Our divorce hearing was held a few months after the split. My emotions were raw and it was me and my attorney. He was not too happy I had sent the mistress flowers, and I was trying to calm him into allowing the court hearing for adultery to proceed. I didn’t have enough evidence per my attorney and anger set back in again.
I remained for months uncertain where all this would end up to the point that I finally gave in a year later and agreed to a no-fault divorce. It was the best decision I ever made. My aunt went with me and told me, “Don’t you dare shed a damn tear over him.” I didn’t even have to think about that, the tears were no longer there. I felt as though a cement block was lifted from my soul that day.
Three Years After the Divorce
I have been divorced almost three years, and I am the happiest I have ever been. Never did I think in 2013 that I would be in the place I am now. My friends told me I would get to this place, but I never believed them.
I have built a relationship with my family, and I am closer than ever to my two older daughters. I rebuilt my relationship with my father after five years of not speaking. My friend said due to this and having healthy relationships, it opens up the doors for me to now find a healthy relationship with a man.
The biggest change I did in my life: I have not dated anyone since the split. I went out to dinner a few times with a guy friend, but that doesn’t count. For the first time ever, I decided to take time for myself. I traveled whenever I wanted, I go out with friends, I have a house full of people where once I wanted to just be alone. I have changed.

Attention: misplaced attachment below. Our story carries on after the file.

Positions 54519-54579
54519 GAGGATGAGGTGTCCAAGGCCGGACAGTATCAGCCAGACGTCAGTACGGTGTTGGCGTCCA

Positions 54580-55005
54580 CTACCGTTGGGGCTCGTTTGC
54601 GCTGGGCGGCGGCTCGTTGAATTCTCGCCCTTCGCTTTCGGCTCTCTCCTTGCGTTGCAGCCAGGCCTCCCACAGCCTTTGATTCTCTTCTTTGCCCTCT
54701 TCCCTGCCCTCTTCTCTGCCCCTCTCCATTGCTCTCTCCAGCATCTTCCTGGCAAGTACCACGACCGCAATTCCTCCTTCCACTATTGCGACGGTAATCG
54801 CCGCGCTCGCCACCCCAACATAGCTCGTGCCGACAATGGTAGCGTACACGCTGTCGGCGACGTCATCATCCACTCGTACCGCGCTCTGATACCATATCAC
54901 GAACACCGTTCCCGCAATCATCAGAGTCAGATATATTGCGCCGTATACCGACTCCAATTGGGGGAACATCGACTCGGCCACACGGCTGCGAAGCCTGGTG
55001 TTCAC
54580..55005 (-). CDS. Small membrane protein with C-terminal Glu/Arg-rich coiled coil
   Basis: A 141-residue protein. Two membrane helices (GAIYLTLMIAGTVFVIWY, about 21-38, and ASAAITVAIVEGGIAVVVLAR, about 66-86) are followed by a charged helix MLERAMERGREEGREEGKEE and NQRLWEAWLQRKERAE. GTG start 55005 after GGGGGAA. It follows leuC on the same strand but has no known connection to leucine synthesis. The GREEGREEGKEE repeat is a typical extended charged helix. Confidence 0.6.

I can finally look in the mirror and see all the problems my marriage had and that it truly needed to end. I hate the saying, “I needed to find myself”, but I truly did and you need to do the same. You need to find out who you are alone. You know those days when you were 12 on the playground and needed your daddy but figured it out all by yourself? Yes, that you. I enjoyed who I was when I was alone. Was I lonely? You bet your ass I was at times.
But that was never a need to pick up the phone and call the ex. No thanks, I don’t need that toxicity in my life.
Strangest thing is my ex and his mistress still work together, she is still married, and I see them working out together at the gym. In fact, they worked out in the same class with me a week ago. I turned around and looked and turned the other way and talked with my friends at the gym. Three years ago, I would have had a mini stroke and probably left the gym.
Yes, my marriage ended. Yes, he cheated. But you know the best thing about it? He did me a favor. I am better without him. I don’t hate him, I just hate the person he turned out to be. Forgiving him has been difficult, but I look at all the positive things in my life and realize what I had been missing. I even bought a brand-new house built just for me last summer.
Losing a part of your life is hard. The emotions you go through will take over for a moment and that’s normal. Learning to not hate is a long road to a healthier and happier you!